Spealler said it. I think it was Speal. It sounds like something he would have said:
“Set little goals for yourself. Worry less about your time, the number of reps, or weight on the bar. Set little goals and achieve them.”
So I did.
And that’s what I tell the athletes I train to do. Set little goals for yourself.
- Don’t walk away from the barbell when you rest.
- Break the round of 15 into two sets, not three.
- Don’t worry about your max, concentrate instead on fully opening your hips, shrugging your shoulders, or really working on that third pull.
I’ve got a new one for every day of the week. It’s great, I could do this all day.
For years I was a garage gym’er. In my backyard I workout differently than I would at a box. After all, it was Coach, himself, that said “men will die for points.” The only living thing I often get to compete against is the cricket whose whereabouts have been unknown to me for six months now. The few times I am lucky enough to step foot into an affiliate, I’m like a demon. I love it. My rest periods are shorter, the number of times I come off the bar are less frequent. It feels awesome. Rarely am I first name the whiteboard with the fastest time or heaviest, but it beats the hell out of being the only one on the whiteboard.
Believe me, it is 100% embarrassing to admit such blasphemy. As someone who has been competing his whole life in sport, shouldn’t pushing your limits be a natural inclination? Do you need someone else in the room? I wish that were the case. When I’m finished with Cindy in my backyard, it still sucks, even without some firebreather on the rig next to me. I still push, but maybe not as hard as I could have.
A little while back, after the baby went to sleep and my wife was on the phone with her mom, I was able to creep down to the basement and get in a — what I thought would be quick — metcon. Almost sixteen minutes later, my shoulders and that good ol’ posterior chain were fired up, sweat drops littered the concrete floor, and I struggled to get up the steps to the kitchen where thy beloved SFH protein drink awaited.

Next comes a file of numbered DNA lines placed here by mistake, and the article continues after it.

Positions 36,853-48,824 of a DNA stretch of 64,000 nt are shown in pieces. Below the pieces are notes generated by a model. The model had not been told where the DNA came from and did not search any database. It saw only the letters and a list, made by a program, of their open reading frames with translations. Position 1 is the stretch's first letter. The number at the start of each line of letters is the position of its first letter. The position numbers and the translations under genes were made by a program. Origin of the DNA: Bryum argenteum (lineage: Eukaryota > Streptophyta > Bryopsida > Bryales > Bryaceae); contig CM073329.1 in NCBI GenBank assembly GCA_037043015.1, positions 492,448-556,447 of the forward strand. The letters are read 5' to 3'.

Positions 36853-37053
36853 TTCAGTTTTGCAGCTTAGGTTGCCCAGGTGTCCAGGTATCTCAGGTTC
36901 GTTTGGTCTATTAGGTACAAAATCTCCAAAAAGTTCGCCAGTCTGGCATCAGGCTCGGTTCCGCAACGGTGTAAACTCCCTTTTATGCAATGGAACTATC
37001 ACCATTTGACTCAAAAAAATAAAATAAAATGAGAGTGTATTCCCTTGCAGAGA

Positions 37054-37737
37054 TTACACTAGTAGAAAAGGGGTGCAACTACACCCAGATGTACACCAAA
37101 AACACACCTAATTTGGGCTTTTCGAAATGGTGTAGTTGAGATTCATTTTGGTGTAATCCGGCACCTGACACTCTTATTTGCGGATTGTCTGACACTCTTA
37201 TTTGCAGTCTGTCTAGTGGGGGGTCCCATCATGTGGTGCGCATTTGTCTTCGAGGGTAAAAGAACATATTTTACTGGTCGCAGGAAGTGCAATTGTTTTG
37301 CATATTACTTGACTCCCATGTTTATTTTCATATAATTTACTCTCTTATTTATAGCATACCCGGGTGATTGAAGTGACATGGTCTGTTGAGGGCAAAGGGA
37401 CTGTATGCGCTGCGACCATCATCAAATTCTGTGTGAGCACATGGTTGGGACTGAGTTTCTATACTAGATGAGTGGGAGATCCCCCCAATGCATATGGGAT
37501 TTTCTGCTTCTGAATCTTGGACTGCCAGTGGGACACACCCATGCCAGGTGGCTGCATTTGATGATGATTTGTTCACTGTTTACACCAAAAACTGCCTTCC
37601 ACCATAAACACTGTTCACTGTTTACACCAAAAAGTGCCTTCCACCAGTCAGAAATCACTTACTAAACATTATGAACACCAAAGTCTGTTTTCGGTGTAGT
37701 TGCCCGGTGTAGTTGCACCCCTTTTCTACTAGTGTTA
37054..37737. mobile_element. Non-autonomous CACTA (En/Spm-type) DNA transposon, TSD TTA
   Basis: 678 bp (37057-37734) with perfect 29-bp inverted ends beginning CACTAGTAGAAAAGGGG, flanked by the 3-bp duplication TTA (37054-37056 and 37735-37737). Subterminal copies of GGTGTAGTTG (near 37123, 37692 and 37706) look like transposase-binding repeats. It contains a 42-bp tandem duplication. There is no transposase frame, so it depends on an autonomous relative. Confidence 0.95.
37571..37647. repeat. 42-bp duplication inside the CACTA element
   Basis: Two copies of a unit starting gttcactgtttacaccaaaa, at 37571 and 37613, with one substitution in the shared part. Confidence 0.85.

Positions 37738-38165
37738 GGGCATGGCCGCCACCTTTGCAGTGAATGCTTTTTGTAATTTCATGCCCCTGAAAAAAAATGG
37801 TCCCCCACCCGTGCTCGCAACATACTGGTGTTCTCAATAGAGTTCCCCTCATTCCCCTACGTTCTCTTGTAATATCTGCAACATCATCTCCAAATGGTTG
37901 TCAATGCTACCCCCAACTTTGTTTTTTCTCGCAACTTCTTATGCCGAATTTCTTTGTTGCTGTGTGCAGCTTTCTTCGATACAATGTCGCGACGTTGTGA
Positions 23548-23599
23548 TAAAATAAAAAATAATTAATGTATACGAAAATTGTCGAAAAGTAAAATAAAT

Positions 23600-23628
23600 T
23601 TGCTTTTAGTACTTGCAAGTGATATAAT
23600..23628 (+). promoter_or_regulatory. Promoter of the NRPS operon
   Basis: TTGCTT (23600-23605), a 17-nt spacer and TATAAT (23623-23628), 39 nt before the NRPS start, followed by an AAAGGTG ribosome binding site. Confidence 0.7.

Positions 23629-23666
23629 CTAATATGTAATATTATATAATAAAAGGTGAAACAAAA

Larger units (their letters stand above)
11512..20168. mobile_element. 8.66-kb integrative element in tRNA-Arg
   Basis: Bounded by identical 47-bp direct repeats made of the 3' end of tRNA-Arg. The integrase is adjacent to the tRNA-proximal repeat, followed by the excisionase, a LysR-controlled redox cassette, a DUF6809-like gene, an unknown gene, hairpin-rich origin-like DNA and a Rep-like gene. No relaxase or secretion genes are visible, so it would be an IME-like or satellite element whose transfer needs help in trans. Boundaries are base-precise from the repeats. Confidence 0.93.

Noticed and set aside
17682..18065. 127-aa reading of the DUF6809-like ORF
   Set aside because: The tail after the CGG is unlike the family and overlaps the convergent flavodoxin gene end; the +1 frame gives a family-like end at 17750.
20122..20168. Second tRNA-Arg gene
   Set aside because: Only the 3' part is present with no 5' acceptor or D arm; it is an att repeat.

As I recorded the workout in my log, I looked at the number of reps (90), and my time (15:24), and realized there was a massive discrepancy there. My fastest Fran time, which is also only 90 reps, is sub 5 minutes… that was done with a crowd of people at my Level 1. How could this have taken me over fifteen minutes? Then I realized what had happened…
I’m still coming off of an injury, nor did I get much chance to warm up, the movements I was doing were more time-consuming than thrusters and pullups, so certainly the time would be longer. But, ladies, and gentlemen, the real culprit was none of the above. Those are excuses. The problem was “Rest Period ADHD.” As soon as I put the bar down, I started messing around with things unrelated to the tasks at hand, in this case being a couplet of snatch balance and bar-facing burpee.
I’ve set a new list of little goals for myself. I’m going to work on accomplishing them a couple at a time until I have attained them all. Here they are, folks…
Stop doing the following during workouts:
- Adjust wrist wraps
- Unnecessarily chalk your hands
- Change the song on the iPod
- Re-tighten the velcro on your Oly shoes
- Check in one more spot for that fucking cricket
- Wipe the sweat from your face more than once between rounds
- Go through a “foul line” routine to get the weight up to the front rack position (you probably don’t need to approach a 95# barbell the way you would your one-rep max clean, unless that is your one-rep max… in that case, do what you’ve got to do)
- Zone out
- Adjust the clips to make the bumpers 3 millimeters tighter against the collars
- Roll up the waistband of your shorts to make the inseam shorter because you saw Chad Mackay and Jason Khalipa do it during the Clean Ladder during the 2012 Games
- Think about and picture how cool it would be to have a Castro Rig in the back yard
- Contemplate adjusting the number of reps… I mean, after all, I’m writing my own programming
I’m not guilty of all of these, and there are days I’m not guilty of any of these. But, could any of the above be a productive goal for you as well? There may not be mirrors to look into in your basement or at your box, but there’s plenty of other shit to distract us. I call these things my “crickets.” My goats are wall balls and muscle-ups. My crickets are the things I do instead of increasing my work capacity.
Be mindful of what you do with your time at the box or in your garage. Are there any crickets? Sometimes it’s easy to find them and stomp on those suckers. Others may take some time to locate behind the Rubbermaid full of winter clothing.
I may never find that god damn cricket, but you better believe I can stop adjusting my wrist wraps and get my Elizabeth time to a place it should be.